On a different note - I just made a minor purchase for upgrading my system. SonataII, round cables and a Lite-On 1635S DVDRW. My old CDRW went out :mad:  and I've been wanting to upgrade my PSU for some OCing...damn Palomino XP1500+ just doesn't have the juice I want. I'm replacing an old Enlight case/300W PSU that has done really well, but is beyond it's time. Only 10A on the 12V rail and it won't OC past 1600+ without becoming unstable. Even though the Smartpower isn't the best Antec PSU, it's way overrated for my rig and should have no issues with my usage...:wink:
December 7, 2005 8:11:46 PM

Correction: I mistakenly said that my PSU was 350w. I looked again when I was checking my RAM, and it is actually a 450w. I could have sworn it said 350w before. :) 

Anyway, I think the AGP board may be the way to go for me. When I bought the 6800GT, it was so that I wouldn't have to get a new video card for a while, and with a new processor and RAM, I should be able to get by for at least as long as I've had the current setup.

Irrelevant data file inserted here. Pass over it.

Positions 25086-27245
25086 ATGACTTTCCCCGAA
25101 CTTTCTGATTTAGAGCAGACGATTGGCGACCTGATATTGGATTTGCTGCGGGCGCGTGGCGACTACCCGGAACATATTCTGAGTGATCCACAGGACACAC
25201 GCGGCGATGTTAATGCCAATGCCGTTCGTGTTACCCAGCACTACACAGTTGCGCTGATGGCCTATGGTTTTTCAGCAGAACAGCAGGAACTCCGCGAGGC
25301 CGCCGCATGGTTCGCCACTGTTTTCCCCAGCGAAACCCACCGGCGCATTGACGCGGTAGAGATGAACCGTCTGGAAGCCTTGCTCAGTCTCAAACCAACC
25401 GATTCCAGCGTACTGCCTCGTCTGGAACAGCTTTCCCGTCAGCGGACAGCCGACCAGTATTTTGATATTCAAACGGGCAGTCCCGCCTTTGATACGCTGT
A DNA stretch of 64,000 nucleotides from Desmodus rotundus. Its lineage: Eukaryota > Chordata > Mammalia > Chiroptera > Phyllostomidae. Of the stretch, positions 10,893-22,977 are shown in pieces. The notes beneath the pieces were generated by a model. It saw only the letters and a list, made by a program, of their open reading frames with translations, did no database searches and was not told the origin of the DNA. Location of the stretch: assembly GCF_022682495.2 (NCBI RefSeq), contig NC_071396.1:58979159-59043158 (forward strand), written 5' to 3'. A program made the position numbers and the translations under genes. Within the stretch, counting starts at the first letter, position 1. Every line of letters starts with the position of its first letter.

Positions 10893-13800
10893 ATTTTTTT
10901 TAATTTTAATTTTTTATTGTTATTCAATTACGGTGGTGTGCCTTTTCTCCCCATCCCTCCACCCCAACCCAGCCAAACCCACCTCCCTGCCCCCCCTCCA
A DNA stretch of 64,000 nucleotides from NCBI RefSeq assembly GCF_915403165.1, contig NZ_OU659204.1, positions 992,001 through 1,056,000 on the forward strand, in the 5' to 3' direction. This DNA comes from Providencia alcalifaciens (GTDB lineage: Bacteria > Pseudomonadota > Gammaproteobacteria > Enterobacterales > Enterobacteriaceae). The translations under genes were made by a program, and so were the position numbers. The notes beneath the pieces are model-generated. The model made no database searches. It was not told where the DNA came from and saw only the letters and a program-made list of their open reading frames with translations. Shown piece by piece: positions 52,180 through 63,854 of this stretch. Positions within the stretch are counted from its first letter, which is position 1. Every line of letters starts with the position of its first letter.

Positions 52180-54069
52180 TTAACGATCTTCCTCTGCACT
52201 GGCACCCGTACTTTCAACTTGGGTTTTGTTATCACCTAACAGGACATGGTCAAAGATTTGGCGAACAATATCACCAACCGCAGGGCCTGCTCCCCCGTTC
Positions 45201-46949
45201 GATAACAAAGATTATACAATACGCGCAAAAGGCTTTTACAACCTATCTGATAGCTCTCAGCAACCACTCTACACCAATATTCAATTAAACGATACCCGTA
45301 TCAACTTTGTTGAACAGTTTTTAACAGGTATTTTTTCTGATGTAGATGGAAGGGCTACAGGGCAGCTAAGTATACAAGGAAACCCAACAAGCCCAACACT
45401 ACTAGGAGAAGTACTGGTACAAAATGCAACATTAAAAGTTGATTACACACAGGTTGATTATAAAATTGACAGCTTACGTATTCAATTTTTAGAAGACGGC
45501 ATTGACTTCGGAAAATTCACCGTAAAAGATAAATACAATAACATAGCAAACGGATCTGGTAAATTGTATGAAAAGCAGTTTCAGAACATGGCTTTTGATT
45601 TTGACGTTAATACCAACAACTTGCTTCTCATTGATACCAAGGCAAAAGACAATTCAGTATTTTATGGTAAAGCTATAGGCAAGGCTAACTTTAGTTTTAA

Speaking of which, I checked the RAM, and all three sticks are DDR266.

Also, Rugger, for your suggestion of stuff to get, what is the difference between the two chips you suggested?

Also also, The guy at the computer parts store that I mentioned earlier said that I may be able to still get stuff off my bad harddrive (I keep all my really important stuff on a second harddrive, but it'd be nice if I could get IE bookmarks and such off the old C: ) if I first installed the new drive by itself, got P on it, and then later put the bad one on as a slave. Is this true, or just dangerous bunk?